He has these stringy red thing coming out of him and
he's in really bad shape, so I took him out of the
<Perhaps more reading... Bob Fenner>
Chloroquine phosphate usage/dosage
2/13/09 I acquired a Kole recently, and put him into
quarantine where I've noticed two relatively small white patches on
him. About one month ago after reading Bob Fenner's writings here,
I acquired some Chloroquine phosphate from a Canadian pharmaceutical
company. It came in 250 mg tablets. My question is how to go about
trading him. The fish is in a 10 gallon quarantine tank with a seeded
filter, but I know that frequent water changes will be necessary.
Specifically, how do we administer the does which I believe is 10
mg/liter (380 mg/10 gallon tank)? <You could "grind up"
the tablet/s... with a pill crusher... or have a pharmacist do this for
you (grind, weigh)... "guess"/measure as to about the right
amount otherwise> This drug is not like copper. We have no way of
testing its level. As we will need to do water changes from time to
time, how can we be sure that the level is correct? <One can only
"guess-timate" presently. There is a broad range of efficacy,
safety> Your advice will be greatly appreciated as we would very
much like to save this fish. Thank you, Jeffrey Castaldo <And re the
"patches" period... I would not likely treat for
this/these... better to dip/bath and place this Ctenochaetus in your
main display. Bob Fenner>
Re: Chloroquine phosphate usage/dosage -
2/13/09 Based upon a dosage of 10 mg per 1 L, which is what I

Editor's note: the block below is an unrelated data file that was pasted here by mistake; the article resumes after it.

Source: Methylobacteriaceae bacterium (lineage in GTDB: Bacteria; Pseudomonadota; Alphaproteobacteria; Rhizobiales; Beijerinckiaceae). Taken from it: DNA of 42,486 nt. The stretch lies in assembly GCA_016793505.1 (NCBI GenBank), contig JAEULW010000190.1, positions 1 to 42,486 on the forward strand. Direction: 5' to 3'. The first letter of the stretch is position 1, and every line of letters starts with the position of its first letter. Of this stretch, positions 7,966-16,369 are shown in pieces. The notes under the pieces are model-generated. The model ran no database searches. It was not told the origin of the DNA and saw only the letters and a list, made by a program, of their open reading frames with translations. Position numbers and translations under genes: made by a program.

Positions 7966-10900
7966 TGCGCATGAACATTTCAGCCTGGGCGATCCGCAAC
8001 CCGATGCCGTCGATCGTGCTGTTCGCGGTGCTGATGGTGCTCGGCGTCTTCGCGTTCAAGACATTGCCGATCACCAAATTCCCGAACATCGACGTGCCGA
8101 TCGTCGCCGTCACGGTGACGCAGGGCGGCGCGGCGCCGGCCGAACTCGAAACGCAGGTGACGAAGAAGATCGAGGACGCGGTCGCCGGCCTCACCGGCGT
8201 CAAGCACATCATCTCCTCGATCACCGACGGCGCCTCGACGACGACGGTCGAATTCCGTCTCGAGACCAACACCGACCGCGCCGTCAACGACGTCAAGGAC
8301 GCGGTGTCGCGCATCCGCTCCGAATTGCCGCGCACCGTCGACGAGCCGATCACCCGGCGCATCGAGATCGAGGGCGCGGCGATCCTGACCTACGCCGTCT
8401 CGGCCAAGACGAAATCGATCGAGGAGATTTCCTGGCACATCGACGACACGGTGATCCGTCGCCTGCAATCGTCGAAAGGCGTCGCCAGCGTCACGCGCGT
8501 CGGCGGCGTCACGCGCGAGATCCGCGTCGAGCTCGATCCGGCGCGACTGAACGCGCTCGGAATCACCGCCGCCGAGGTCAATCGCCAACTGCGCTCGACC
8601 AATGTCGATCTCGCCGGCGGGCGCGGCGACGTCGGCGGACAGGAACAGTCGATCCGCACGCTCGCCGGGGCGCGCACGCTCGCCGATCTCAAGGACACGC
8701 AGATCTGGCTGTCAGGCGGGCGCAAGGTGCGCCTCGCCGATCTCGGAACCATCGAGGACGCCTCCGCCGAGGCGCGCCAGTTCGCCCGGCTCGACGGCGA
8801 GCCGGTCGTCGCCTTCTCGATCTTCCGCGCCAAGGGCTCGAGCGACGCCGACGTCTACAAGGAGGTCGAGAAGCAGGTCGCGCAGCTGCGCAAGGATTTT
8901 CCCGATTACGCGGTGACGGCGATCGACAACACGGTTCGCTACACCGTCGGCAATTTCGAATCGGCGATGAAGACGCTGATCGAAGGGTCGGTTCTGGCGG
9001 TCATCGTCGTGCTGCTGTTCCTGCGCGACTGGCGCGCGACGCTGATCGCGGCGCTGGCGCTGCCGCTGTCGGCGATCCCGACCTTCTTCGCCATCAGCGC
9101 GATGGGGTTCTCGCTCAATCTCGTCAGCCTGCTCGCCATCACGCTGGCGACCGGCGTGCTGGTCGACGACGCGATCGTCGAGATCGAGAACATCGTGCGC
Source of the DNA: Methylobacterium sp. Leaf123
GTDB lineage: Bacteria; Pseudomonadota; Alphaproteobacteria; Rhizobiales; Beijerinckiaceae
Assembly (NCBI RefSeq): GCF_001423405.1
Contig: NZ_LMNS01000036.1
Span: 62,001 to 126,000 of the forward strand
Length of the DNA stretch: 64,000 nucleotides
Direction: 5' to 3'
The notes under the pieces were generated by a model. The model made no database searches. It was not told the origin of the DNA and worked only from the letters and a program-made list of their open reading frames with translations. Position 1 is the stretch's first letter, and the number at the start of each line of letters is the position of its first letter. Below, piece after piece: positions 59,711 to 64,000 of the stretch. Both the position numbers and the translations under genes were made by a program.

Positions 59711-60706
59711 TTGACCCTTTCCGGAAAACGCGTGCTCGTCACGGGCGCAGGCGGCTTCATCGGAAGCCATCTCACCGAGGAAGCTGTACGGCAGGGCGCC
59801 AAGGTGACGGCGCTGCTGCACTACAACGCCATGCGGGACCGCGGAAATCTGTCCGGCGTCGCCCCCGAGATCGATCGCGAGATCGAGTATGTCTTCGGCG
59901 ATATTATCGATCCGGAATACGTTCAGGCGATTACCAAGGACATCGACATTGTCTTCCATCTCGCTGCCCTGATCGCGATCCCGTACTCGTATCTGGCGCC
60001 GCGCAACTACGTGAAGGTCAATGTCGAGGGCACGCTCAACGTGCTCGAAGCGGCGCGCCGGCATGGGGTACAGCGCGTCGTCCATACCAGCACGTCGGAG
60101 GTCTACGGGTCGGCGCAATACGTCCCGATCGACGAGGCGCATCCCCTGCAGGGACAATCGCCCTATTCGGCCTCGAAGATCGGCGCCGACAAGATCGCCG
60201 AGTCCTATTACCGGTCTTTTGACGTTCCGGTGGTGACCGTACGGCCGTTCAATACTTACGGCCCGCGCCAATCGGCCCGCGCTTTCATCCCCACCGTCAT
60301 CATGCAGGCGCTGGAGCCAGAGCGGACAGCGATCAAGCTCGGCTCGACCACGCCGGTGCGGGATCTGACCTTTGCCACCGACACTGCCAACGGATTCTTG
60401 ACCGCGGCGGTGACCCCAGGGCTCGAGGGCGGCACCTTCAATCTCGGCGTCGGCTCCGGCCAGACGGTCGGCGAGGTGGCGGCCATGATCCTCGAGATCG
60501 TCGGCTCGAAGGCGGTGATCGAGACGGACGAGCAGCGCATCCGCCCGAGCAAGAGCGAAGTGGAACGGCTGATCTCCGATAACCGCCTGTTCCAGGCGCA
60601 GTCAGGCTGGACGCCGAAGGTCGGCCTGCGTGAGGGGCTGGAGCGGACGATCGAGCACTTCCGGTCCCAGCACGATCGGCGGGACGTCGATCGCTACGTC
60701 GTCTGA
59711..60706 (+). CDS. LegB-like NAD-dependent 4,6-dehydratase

have read here, 380 mg (1.5 tablets) would be correct, and easy enough
to attain accurately with a pill cutter. <We are in agreement>
However, having just acquired this fish, I am curious as to why you
recommend to just dip/bath the fish and place it into my main display
tank without the usual 30 day quarantine I usually adhere to, and what
is normally stressed here on WWW. <This genus is
"touchier" than "average"... and that you state you
have only a ten gallon to quarantine it in... My high confidence
opinion is that there is much less likelihood to be transmittal of
pests, parasites (excluded through preventative bath) than subsequent
damage to this specimen in a months isolation there> Without a
photograph, are you able to give me some insight as to what those
patches are? <Mmm, only guesses in either case. I have collected
Combtooth tangs in a few countries, though primarily in HI... these are
often hand-damaged through moving from hand netting (off a barrier,
mist net) to collecting/decomp. buckets... and later processing...
Often what one sees here are actual "fingerprints" on the
fishes' sides...> And when you recommend a dip/bath, are you
referring to plain buffered (8.4) freshwater, with Methylene blue,
Formalin, or? <I am referring to all of these possible protocols. I
would use pH adjusted FW, some MB and Formalin... the last with heavy